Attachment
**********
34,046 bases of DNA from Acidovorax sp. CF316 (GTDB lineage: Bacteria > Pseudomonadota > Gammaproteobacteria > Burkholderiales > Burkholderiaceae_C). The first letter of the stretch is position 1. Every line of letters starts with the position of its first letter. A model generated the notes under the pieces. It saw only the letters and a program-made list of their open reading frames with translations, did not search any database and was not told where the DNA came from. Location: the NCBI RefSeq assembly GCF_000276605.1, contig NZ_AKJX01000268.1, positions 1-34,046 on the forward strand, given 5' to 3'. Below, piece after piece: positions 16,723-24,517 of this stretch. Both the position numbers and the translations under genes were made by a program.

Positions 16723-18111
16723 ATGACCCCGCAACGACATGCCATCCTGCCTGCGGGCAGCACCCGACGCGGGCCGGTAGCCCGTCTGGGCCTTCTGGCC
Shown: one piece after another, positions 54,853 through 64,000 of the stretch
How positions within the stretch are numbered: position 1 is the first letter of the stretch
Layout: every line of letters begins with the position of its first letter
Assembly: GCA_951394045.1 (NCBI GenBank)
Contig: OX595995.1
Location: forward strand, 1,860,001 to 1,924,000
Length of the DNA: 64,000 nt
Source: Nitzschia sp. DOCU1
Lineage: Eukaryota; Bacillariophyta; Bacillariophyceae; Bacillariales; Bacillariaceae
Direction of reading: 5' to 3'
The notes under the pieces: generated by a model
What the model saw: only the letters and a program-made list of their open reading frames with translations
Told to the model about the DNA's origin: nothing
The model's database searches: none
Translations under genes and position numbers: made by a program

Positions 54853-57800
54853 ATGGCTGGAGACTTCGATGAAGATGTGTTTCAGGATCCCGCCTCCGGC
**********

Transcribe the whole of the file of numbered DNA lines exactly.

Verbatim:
34,046 bases of DNA from Acidovorax sp. CF316 (GTDB lineage: Bacteria > Pseudomonadota > Gammaproteobacteria > Burkholderiales > Burkholderiaceae_C). The first letter of the stretch is position 1. Every line of letters starts with the position of its first letter. A model generated the notes under the pieces. It saw only the letters and a program-made list of their open reading frames with translations, did not search any database and was not told where the DNA came from. Location: the NCBI RefSeq assembly GCF_000276605.1, contig NZ_AKJX01000268.1, positions 1-34,046 on the forward strand, given 5' to 3'. Below, piece after piece: positions 16,723-24,517 of this stretch. Both the position numbers and the translations under genes were made by a program.

Positions 16723-18111
16723 ATGACCCCGCAACGACATGCCATCCTGCCTGCGGGCAGCACCCGACGCGGGCCGGTAGCCCGTCTGGGCCTTCTGGCC
Shown: one piece after another, positions 54,853 through 64,000 of the stretch
How positions within the stretch are numbered: position 1 is the first letter of the stretch
Layout: every line of letters begins with the position of its first letter
Assembly: GCA_951394045.1 (NCBI GenBank)
Contig: OX595995.1
Location: forward strand, 1,860,001 to 1,924,000
Length of the DNA: 64,000 nt
Source: Nitzschia sp. DOCU1
Lineage: Eukaryota; Bacillariophyta; Bacillariophyceae; Bacillariales; Bacillariaceae
Direction of reading: 5' to 3'
The notes under the pieces: generated by a model
What the model saw: only the letters and a program-made list of their open reading frames with translations
Told to the model about the DNA's origin: nothing
The model's database searches: none
Translations under genes and position numbers: made by a program

Positions 54853-57800
54853 ATGGCTGGAGACTTCGATGAAGATGTGTTTCAGGATCCCGCCTCCGGC